On second thought, forget the Alamo. Remember Gregg Popovich, the best coach in pro sports who has been hiding in plain sight for 15 years.

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Back in October, when the Pistons were slogging through the exhibition season, a game was won at the Palace when Detroit’s Josh Smith hit a three-point shot at the final buzzer.

It was a meaningless game, as all exhibition matches are.

Yet running onto the court, celebrating as if his team had just won a playoff series, was Pistons owner Tom Gores.

Gores slapped it high with a few of the players, hooted and hollered, and clapped his hands, a big grin on his face.

It was a stinking pre-season game. Even some of the Pistons looked at their owner cross-eyed, as if to say, “What’s with this guy?”

It’s a question that haunts the team to this day, some five months later.

What’s with this guy, Tom Gores?

The Pistons have 12 games remaining. They won’t be making the playoffs. They play now to protect their lottery pick, though you’d be hard-pressed to get anyone within the organization to admit it. But it’s true.

Gores, the Hollywood owner whose Flint roots have been supplanted by Tinsel Town, was quizzed about his team on Saturday night, when the Pistons were halfway through losing to the Los Angeles Clippers at the Staples Center.

Specifically, Gores was asked about the firing of coach Mo Cheeks, which came just 50 games into Cheeks’ tenure as Pistons coach.

“I feel good about it,” Gores said, which tells you something right there. There ought to be some humility and consternation when firing someone. But Gores feels good about giving Cheeks the ziggy.

“I didn’t feel like the young players were developing,” Gores continued in explaining away Cheek’s cashiering.

The Pistons, at the time, were 4-14 after Cheeks was canned and replaced by interim coach John Loyer.

“I think John’s doing a great job,” Gores said about the dead man walking coach Loyer.

Cheeks’ winning percentage was .420. Loyer’s, albeit in a smaller sample size, was .222 at halftime of the Clippers game, which LA won, 112-103.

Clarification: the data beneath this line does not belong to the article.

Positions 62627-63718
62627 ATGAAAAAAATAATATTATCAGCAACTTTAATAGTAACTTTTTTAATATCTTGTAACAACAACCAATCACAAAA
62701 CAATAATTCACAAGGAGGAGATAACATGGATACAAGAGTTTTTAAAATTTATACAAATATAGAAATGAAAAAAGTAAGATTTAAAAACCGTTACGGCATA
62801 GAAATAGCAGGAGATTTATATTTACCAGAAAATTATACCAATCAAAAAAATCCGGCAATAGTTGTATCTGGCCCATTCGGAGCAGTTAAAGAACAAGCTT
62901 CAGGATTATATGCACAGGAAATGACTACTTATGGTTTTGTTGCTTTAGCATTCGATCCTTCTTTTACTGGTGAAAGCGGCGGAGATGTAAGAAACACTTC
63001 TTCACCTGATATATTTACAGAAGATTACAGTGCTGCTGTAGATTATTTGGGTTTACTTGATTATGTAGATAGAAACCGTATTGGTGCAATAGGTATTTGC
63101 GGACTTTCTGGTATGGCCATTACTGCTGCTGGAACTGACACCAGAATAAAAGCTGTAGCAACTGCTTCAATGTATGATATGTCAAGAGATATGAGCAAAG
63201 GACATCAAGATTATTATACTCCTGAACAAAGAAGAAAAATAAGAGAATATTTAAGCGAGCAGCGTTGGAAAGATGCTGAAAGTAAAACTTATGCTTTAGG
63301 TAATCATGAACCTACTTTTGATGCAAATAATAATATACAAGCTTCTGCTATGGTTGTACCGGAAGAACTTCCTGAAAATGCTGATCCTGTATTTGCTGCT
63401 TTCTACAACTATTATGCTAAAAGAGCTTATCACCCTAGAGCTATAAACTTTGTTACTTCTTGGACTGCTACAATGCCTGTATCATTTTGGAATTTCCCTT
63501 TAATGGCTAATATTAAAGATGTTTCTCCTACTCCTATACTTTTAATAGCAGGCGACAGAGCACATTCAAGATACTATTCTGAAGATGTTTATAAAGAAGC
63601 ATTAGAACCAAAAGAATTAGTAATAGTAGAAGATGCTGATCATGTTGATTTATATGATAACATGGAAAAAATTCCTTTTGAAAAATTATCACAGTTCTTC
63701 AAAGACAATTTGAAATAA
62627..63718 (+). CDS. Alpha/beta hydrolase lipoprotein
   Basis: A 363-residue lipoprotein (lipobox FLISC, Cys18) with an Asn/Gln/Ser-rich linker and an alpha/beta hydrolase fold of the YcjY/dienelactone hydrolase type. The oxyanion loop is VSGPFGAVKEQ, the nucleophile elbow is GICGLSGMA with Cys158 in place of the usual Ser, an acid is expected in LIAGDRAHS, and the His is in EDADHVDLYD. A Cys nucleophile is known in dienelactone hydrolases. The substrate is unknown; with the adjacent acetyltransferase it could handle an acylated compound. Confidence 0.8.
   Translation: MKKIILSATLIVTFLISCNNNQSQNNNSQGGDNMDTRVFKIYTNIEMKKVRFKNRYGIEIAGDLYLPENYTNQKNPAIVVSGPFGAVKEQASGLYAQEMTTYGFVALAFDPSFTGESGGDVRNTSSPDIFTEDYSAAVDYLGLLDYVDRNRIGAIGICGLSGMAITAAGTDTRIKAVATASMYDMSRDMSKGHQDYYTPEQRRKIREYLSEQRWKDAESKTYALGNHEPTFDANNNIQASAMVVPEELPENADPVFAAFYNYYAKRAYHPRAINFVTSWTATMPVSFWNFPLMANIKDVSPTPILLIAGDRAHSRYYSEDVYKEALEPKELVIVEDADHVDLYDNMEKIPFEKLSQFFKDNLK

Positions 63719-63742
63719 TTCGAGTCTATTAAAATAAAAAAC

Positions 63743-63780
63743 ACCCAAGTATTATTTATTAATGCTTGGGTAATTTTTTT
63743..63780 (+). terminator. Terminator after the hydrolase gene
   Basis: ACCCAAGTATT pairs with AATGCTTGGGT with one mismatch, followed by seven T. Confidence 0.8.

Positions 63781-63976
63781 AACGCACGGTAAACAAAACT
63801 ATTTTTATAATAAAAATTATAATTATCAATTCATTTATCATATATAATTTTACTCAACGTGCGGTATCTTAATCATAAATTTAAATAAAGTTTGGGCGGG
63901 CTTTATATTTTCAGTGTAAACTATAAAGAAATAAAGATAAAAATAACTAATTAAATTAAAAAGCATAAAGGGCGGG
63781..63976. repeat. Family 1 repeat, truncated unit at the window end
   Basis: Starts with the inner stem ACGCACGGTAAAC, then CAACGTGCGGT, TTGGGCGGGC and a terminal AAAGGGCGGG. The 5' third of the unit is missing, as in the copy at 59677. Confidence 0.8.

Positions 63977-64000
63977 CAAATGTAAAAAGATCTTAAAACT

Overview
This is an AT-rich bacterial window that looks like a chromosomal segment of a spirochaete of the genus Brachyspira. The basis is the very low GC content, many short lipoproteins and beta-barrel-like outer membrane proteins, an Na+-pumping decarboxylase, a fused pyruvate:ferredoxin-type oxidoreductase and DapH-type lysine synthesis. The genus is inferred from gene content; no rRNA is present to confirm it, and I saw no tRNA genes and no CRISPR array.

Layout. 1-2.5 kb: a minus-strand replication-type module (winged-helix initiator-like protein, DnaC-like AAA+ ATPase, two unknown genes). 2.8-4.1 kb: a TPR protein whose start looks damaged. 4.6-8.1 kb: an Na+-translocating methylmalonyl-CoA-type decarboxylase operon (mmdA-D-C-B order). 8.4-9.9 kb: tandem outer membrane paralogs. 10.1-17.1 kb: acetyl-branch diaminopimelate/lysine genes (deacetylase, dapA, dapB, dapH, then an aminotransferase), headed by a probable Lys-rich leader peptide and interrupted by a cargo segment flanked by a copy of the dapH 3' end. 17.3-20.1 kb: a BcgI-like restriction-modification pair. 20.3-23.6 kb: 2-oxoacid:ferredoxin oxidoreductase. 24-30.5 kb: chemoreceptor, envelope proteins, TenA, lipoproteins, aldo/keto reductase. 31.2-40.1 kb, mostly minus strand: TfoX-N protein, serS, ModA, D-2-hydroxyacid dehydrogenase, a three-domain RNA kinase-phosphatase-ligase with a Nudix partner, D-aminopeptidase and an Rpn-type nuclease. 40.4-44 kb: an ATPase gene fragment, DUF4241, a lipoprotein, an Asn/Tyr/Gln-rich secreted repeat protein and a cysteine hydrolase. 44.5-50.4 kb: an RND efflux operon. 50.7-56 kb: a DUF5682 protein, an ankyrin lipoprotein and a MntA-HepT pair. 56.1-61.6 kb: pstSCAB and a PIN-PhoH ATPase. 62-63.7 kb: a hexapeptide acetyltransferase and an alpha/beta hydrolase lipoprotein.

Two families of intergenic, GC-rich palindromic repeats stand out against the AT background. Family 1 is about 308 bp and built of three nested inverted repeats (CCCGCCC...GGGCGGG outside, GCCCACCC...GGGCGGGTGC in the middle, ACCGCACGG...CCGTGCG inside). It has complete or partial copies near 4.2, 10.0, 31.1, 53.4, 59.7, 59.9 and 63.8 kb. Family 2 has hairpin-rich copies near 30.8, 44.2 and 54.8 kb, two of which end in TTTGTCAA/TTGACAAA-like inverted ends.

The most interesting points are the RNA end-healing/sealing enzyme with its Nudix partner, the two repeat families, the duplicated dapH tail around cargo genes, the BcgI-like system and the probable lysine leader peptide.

Gores’ comments at the Staple Center smacked of an owner who doesn’t know what he’s doing.

The words were a mixture of rah-rah and phony, canned exuberance.

“We’re going to get it done,” Gores said. “I believe in this team. I believe in Detroit.”

Then this, perhaps the most damning quote of them all.

“The team is better than its record,” Gores actually said. “It just is.”

The Pistons will play out these remaining 12 games, after which will follow perhaps one of the most important and anticipated off-seasons in franchise history.

How Tom Gores steers the ship this summer will go a long way toward determining the future of the Detroit Pistons for the next 10 years.

That declaration ought to give you the willies.

When pressed about the future of GM Joe Dumars on Saturday in LA, Gores, as expected, didn’t tip his hand. It may have been the smartest thing he did and said that night.

But what Gores chooses to do about Dumars will speak volumes about the owner’s lucidity.

If Gores brooms Dumars, as expected—and as should happen—that’s only half the deal. The other, and far more important half, is what the owner does in terms of picking a replacement.

Gores’ assertion that the Pistons, a mish-mash of parts that simply don’t mesh—how’s that for alliteration—are better than their 26-44 record, is disturbing.

It plainly proves that the owner doesn’t know a basketball from his rear end.

What Gores needs to do is dispatch Dumars, who probably is ready and even eager to be let go, and go in search of a sound basketball mind to run the show while the owner hob-nobs on Rodeo Drive.

The answer is not Isiah Thomas, who has been rumored to be next in line for the keys to the executive washroom. Isiah was in LA on Saturday, and he chatted with Gores, in plain sight.

“I’m a fan,” Isiah said when cornered. “I’m in no position to critique the team. I hope they play well and win every night.”

The Pistons will be honoring Isiah and the other members of the 1989 Bad Boys championship team on Friday night, when they gather for a 25th anniversary celebration at the Palace. Gores will have to fly to Michigan and face the media. He’d probably rather have a root canal.